During that meeting, Lhota seemed to be in sync with some of the Tea Party’s key policy positions. He later called Tea Partiers “extremists” and said this particular gathering had included a “verbally violent” gun control debate, even though no voices were raised in a video provided by the organization.
Lhota has also condemned members of his party for shutting down the federal government, but said he supports a one-year delay in the implementation of the individual mandate in Obamacare, which was what the House GOP was demanding in return for passing a continuing resolution that would keep the government up and running.
Oct 14th - 8:07 am
GOP NYC mayoral candidate Joe Lhota is out with a new TV ad that highlights his backing of charter schools and participation in a recent rally that drew hundreds of parents who support the publicly funded, privately run facilities.
The spot, which started airing citywide today on broadcast stations, highlights a stark policy difference between Lhota and the Democratic mayoral frontrunner, Bill de Blasio, who has said he would start charging charter schools rent if they’re co-located in public school buildings.
“Joe was proud to stand with the 20,000 parents and children who marched in support of charter schools and the hope they are providing for students,” said Lhota’s spokeswoman Jessica Proud.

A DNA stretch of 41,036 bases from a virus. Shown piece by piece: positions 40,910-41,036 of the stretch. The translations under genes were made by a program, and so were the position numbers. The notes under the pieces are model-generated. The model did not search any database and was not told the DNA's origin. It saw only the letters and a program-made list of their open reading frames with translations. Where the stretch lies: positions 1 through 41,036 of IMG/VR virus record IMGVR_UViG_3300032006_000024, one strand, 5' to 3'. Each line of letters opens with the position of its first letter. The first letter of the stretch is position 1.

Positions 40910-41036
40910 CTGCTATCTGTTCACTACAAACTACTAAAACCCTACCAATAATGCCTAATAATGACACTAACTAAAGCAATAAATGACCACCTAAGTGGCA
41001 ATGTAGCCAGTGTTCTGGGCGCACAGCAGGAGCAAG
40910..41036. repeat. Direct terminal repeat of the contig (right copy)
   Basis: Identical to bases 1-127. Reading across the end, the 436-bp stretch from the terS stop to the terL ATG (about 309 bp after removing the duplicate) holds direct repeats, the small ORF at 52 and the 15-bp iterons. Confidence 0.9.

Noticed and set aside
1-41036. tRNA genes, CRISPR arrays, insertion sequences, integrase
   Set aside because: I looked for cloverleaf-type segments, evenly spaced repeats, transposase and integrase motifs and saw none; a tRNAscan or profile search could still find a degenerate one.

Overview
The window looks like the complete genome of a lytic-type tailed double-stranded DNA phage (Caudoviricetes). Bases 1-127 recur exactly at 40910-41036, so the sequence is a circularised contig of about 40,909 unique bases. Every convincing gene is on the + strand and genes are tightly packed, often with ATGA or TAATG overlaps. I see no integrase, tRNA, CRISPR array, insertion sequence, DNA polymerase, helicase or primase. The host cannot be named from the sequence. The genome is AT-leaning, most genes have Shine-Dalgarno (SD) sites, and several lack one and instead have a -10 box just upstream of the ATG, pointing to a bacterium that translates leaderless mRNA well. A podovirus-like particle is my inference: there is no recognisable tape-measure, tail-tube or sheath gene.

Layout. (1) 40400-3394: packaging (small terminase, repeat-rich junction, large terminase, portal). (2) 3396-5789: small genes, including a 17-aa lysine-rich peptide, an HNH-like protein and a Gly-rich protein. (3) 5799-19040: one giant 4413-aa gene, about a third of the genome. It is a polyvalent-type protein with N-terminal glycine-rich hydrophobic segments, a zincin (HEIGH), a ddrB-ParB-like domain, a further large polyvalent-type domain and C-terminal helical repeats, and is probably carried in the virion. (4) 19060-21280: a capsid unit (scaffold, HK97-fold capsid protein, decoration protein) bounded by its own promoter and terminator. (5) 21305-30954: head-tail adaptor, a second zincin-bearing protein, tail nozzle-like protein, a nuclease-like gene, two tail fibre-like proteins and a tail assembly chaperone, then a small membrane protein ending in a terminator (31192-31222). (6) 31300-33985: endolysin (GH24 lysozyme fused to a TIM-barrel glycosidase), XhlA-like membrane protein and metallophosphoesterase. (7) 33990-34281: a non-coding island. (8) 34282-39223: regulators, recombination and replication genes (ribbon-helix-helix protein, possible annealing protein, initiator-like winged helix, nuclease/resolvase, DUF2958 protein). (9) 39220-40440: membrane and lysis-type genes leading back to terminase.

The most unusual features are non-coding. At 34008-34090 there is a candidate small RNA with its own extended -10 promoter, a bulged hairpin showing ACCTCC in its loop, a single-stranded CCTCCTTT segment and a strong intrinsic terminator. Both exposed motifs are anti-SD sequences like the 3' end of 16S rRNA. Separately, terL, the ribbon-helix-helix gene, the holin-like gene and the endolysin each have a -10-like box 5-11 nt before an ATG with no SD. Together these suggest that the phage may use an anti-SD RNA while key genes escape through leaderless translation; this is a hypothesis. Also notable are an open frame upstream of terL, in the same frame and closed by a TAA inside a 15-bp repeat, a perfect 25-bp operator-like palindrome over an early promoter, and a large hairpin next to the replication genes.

“Mr. de Blasio is more concerned with protecting the status quo of the special interests than giving parents the school choice they deserve.”
Mayor Bloomberg has given about 60 percent of the city charters free space in existing school buildings in an unusual strategy to boost their growth, but critics believe the arrangement gives charters an unfair advantage.
In a last-ditch effort to push this issue before de Blasio is likely elected, the NYC Department of Education is giving the green light to open or expand 23 charter schools before Bloomberg leaves office and provide them with free space in city buildings.
Oct 11th - 4:34 pm
I mean really who doesn’t?
The so-called “forgotten borough” has the last remaining indoor roller rink in New York City. Having been to the St. George Theater, I must say, the renovation was well done. And the ferry, last time I checked, has one of the cheapest beers in the city — about $3.50.
Joe Lhota, of course, loves to go on at length about his affinity for the borough.